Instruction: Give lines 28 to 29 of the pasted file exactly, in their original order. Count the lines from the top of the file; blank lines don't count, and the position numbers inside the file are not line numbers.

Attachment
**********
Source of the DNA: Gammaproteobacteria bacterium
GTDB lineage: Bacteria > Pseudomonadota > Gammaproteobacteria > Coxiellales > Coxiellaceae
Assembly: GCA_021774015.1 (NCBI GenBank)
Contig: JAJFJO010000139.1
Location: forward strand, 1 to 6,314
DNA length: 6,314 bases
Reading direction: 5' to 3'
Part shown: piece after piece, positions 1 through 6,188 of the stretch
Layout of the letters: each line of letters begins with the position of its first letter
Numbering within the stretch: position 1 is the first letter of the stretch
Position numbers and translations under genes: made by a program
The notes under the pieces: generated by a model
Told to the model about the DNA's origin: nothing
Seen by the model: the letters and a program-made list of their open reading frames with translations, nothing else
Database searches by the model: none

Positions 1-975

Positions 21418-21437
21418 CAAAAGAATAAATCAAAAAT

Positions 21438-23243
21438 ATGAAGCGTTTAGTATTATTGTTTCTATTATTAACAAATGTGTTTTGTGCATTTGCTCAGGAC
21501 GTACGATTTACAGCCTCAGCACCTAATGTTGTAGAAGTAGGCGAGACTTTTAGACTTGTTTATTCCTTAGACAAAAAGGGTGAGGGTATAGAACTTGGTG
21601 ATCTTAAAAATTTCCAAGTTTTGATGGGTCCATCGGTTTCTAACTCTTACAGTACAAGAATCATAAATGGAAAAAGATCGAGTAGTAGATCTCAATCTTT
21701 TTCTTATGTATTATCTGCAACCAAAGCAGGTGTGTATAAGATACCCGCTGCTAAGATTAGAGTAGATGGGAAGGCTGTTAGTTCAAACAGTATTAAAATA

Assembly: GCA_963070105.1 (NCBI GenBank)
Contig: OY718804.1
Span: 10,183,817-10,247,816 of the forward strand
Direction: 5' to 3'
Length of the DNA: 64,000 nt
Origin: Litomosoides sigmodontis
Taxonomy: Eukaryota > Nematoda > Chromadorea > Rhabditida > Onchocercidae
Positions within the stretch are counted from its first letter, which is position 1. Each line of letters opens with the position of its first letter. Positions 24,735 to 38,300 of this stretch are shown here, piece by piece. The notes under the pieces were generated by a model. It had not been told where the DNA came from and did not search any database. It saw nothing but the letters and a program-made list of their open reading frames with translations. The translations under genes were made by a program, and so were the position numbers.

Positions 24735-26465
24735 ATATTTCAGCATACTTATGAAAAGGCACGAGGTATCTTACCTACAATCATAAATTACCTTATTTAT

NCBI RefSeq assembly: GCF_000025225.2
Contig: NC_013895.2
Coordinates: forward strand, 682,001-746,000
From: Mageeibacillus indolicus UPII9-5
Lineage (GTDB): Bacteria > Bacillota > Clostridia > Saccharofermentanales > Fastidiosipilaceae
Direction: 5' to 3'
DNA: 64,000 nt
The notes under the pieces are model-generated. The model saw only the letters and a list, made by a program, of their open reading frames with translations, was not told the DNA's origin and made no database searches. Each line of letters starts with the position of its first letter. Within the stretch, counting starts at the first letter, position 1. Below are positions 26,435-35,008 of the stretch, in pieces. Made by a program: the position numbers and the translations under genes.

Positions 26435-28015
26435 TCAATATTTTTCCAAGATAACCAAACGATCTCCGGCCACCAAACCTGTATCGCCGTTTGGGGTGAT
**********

Length of the DNA: 64,000 nt
Origin: Litomosoides sigmodontis